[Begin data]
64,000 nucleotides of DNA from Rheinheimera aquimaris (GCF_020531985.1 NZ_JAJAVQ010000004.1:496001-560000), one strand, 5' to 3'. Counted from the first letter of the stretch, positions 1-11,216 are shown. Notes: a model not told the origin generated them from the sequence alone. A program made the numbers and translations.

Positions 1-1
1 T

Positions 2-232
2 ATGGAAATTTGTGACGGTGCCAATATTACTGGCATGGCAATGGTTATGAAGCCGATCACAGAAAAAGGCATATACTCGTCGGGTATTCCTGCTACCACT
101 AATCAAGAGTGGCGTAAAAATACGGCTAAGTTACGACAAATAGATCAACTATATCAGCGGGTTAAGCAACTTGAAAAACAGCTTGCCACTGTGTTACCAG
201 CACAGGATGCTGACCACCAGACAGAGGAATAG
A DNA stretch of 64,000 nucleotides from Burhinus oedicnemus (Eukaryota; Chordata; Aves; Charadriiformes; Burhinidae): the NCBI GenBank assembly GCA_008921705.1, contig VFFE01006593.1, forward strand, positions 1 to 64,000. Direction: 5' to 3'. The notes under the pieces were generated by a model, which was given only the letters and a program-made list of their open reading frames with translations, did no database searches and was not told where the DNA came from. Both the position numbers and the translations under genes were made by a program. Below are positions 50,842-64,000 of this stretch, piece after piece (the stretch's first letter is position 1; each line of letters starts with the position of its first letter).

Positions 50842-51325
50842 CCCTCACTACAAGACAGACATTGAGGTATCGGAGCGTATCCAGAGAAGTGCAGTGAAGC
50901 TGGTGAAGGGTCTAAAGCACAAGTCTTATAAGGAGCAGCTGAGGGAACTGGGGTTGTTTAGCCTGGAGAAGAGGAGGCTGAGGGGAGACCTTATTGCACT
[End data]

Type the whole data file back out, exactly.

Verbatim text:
64,000 nucleotides of DNA from Rheinheimera aquimaris (GCF_020531985.1 NZ_JAJAVQ010000004.1:496001-560000), one strand, 5' to 3'. Counted from the first letter of the stretch, positions 1-11,216 are shown. Notes: a model not told the origin generated them from the sequence alone. A program made the numbers and translations.

Positions 1-1
1 T

Positions 2-232
2 ATGGAAATTTGTGACGGTGCCAATATTACTGGCATGGCAATGGTTATGAAGCCGATCACAGAAAAAGGCATATACTCGTCGGGTATTCCTGCTACCACT
101 AATCAAGAGTGGCGTAAAAATACGGCTAAGTTACGACAAATAGATCAACTATATCAGCGGGTTAAGCAACTTGAAAAACAGCTTGCCACTGTGTTACCAG
201 CACAGGATGCTGACCACCAGACAGAGGAATAG
A DNA stretch of 64,000 nucleotides from Burhinus oedicnemus (Eukaryota; Chordata; Aves; Charadriiformes; Burhinidae): the NCBI GenBank assembly GCA_008921705.1, contig VFFE01006593.1, forward strand, positions 1 to 64,000. Direction: 5' to 3'. The notes under the pieces were generated by a model, which was given only the letters and a program-made list of their open reading frames with translations, did no database searches and was not told where the DNA came from. Both the position numbers and the translations under genes were made by a program. Below are positions 50,842-64,000 of this stretch, piece after piece (the stretch's first letter is position 1; each line of letters starts with the position of its first letter).

Positions 50842-51325
50842 CCCTCACTACAAGACAGACATTGAGGTATCGGAGCGTATCCAGAGAAGTGCAGTGAAGC
50901 TGGTGAAGGGTCTAAAGCACAAGTCTTATAAGGAGCAGCTGAGGGAACTGGGGTTGTTTAGCCTGGAGAAGAGGAGGCTGAGGGGAGACCTTATTGCACT